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[environmental generational amnesia] As our contact with Nature shrinks, so is nature’s effects on the physical, cognitive and emotional well-being of individuals, without us taking notice

[environmental generational amnesia] As our contact with Nature shrinks, so is nature’s effects on the physical, cognitive and emotional well-being of individuals, without us taking notice [environmental generational amnesia] As our contact with Nature shrinks, so is nature’s effects on the physical, cognitive and emotional well-being of individuals, without us taking notice
Source: Alexandra Dvornikova via tumblr
Children and Nature
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Apparently, environmental generational amnesia (…) leads us to construct distorted meanings for environmental concepts. As we continue to degrade nature, we will adapt to its loss, as we have already, no doubt. But the adaptation comes with physical and psychological costs.

Consider this analogy. Imagine that your favorite food item is the only source of an essential nutrient and that without it everyone suffers from low-grade asthma and increased stress. Now imagine a generation of people who grow up in a world where this food item does not exist. In such a world, it would seem likely that people would not feel deprived by the absence of this tasty food (it was never in their minds to begin with) and that they would accept low-grade asthma and increased stress as the normal human condition.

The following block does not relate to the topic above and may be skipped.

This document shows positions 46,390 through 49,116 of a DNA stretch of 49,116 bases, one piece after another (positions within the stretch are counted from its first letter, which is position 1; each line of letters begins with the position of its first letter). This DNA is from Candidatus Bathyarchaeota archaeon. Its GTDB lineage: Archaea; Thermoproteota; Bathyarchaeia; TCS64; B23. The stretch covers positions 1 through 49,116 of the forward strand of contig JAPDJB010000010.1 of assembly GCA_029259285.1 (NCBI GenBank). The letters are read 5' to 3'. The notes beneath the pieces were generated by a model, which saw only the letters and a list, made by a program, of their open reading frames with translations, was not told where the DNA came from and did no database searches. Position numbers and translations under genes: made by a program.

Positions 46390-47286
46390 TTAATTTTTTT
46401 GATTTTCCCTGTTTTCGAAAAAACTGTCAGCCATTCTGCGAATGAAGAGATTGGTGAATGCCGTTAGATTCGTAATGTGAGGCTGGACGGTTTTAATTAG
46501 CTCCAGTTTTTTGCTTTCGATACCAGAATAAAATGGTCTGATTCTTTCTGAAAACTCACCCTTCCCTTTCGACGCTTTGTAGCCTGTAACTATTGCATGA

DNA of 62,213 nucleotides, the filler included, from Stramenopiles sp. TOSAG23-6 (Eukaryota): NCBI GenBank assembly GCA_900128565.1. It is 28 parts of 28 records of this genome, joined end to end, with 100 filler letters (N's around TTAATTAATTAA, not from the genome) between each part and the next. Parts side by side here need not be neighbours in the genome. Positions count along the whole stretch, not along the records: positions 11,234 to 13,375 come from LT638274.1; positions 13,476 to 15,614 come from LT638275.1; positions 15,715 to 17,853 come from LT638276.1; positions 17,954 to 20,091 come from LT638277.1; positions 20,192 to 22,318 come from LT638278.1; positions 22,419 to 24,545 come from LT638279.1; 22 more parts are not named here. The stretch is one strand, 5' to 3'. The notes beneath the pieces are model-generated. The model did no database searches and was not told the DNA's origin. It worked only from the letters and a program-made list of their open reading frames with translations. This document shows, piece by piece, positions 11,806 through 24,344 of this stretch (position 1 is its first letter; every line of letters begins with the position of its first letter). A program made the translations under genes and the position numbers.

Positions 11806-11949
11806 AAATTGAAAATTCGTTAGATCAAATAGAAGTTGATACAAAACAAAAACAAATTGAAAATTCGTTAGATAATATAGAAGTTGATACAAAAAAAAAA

Nature is like that food. A wide variety of literature, which has come under the rubric of biophilia, shows that direct positive affiliations with nature have beneficial effects for people's physical, cognitive, and emotional well-being. Findings from over 100 studies, for example, have shown that stress reduction is one of the key perceived benefits of recreating in a wilderness area. Other studies have shown greater stress recovery in response to natural than urban settings. Other studies conducted in prisons, dental offices, and hospitals point to similar effects. (…) Prison inmates whose cells looked out onto nearby farmlands and forests needed fewer health care services than inmates whose cells looked out onto the prison yard. In short, the research literature shows that people who affiliate positively with nature tend to be happier, more relaxed, more productive, more satisfied with their homes and jobs, and healthier.

NB: Reference to previous academic papers have been withdrawn from this excerpt.

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Source :  Mobilizing against the extinction of nature experience (french), july 2015, Espaces naturels

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